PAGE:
Scripture when you wind up waiting for half an hour.
Always carry a
Bible or Testament so that you can use unexpected time for devotions, sermon
preparation, class preparation, etc.
for not being time-conscious.
Make notes of
good things that happen when you are not in a rush.
times when you are not able to be time conscious.
Use the time
spent waiting to verify that your teaching is understood.
Use time you
spend waiting as a teaching/training opportunity to disciple someone.
Use the time
spent waiting to build rapport with nationals.
Use the time to
observe and learn about your host culture.
Get out of town.
You may want to “escape to a
mountain” as Jesus did.At times
he got away from people, and he encouraged his disciples to do the same thing.If you are from a time-oriented culture, you may feel more relaxed if you
can get away to a place where “time management” is a meaningful concept.Just as you continue to speak your mother tongue at home even when living
in another country, there is nothing wrong with having a place where you can
make lists and accomplish “things” in timely fashion.Just as it is relaxing in a time-oriented culture to take some time away
from that orientation, it may be relaxing to take some time away from an
event-oriented culture, time to study and “get things done.”Rather than a retreat from time-orientation, it is a retreat to
Some people may believe that a
Christian worker, especially a missionary, should not refuse to spend time with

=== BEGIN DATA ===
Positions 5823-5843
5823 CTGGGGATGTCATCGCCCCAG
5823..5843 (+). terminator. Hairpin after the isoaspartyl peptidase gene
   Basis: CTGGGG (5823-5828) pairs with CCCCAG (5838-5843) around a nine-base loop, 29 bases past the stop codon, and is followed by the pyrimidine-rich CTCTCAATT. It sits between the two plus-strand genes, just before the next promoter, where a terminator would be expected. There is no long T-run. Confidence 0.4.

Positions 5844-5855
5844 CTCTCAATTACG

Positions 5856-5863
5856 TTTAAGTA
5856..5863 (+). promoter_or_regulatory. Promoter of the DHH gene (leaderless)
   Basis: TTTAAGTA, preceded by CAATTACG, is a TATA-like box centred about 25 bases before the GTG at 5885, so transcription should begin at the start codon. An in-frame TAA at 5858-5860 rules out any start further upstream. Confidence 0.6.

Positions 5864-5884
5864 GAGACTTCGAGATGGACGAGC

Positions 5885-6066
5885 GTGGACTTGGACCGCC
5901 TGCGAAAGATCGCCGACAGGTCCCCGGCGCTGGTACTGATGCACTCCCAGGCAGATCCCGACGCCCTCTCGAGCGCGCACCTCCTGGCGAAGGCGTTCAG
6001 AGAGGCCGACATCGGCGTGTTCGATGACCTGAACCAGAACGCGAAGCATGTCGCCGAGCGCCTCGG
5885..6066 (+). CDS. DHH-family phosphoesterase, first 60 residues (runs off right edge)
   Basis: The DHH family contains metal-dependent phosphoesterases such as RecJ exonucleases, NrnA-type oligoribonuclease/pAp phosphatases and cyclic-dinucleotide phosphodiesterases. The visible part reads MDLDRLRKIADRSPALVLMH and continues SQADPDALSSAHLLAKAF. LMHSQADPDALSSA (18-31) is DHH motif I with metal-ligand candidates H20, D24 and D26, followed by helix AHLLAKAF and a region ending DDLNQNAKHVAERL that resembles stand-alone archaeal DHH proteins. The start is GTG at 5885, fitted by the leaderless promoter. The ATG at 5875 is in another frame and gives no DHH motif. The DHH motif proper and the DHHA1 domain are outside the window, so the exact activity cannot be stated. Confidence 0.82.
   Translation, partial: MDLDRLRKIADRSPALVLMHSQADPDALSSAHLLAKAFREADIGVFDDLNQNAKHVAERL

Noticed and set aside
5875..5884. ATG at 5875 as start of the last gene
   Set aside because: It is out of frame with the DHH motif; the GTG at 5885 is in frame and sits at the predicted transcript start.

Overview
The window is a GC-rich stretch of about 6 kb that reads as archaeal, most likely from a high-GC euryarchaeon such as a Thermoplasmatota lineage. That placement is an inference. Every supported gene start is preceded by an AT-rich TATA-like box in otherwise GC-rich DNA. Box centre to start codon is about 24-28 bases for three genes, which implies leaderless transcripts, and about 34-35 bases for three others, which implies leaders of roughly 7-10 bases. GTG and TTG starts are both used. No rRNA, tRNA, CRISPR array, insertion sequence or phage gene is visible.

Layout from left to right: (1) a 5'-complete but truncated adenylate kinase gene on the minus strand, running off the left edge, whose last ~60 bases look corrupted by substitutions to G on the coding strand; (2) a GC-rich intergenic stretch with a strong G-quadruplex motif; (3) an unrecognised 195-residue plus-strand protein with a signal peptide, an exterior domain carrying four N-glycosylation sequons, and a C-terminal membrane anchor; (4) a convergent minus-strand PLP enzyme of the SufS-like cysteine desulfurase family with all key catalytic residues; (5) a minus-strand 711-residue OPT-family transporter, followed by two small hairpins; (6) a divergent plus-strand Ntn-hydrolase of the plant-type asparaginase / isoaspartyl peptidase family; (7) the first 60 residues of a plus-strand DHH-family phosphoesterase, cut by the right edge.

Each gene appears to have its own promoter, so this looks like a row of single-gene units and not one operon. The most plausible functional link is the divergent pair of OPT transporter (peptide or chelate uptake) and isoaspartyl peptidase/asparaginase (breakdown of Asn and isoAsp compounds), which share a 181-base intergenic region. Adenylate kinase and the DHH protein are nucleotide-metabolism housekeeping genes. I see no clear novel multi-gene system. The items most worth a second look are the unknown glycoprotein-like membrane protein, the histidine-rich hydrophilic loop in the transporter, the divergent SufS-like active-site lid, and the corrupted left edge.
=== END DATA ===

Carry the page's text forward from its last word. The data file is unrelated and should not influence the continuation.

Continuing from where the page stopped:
people who want them to stay, but that was not the case with the apostle Paul.At the end of his second term he briefly visited Ephesus, leaving two
other missionaries to continue the work.When
the people of Ephesus asked him to spend more time with them, he declined,
saying that he would come back if it was God’s will (Acts 18: 20-21).Of course, he did return to Ephesus during his third term and spent
several years there (Acts 19:8-10).Not
only did Paul leave when asked to stay longer, but also at times he purposely
avoided seeing people when he was in a hurry.At the end of his third term and in a hurry to reach Jerusalem, Paul
decided to sail past Ephesus to avoid spending time there.Instead he stopped south of Ephesus and asked the elders of the church to
come down to meet him briefly (Acts 20:16-38).
Parable of the exchange rate.
When you enter another country, you
exchange your currency for the currency of that country.The exchange rate may vary if you exchange at a bank or in a store.It may vary from town to town.However,
you soon learn what the rate is where you are so that you can soon figure how
much money you will get for each unit of currency at home.
In the same way, when you enter
another country, there is an exchange rate for time.What took one hour in your passport country may take two hours in a large
city in the new one.What took one
hour back “home” may take four hours in a small town.You can soon make the adjustment in determining the cost in “time”
just as you can make the adjustment in terms of currency.
Member Care Consultant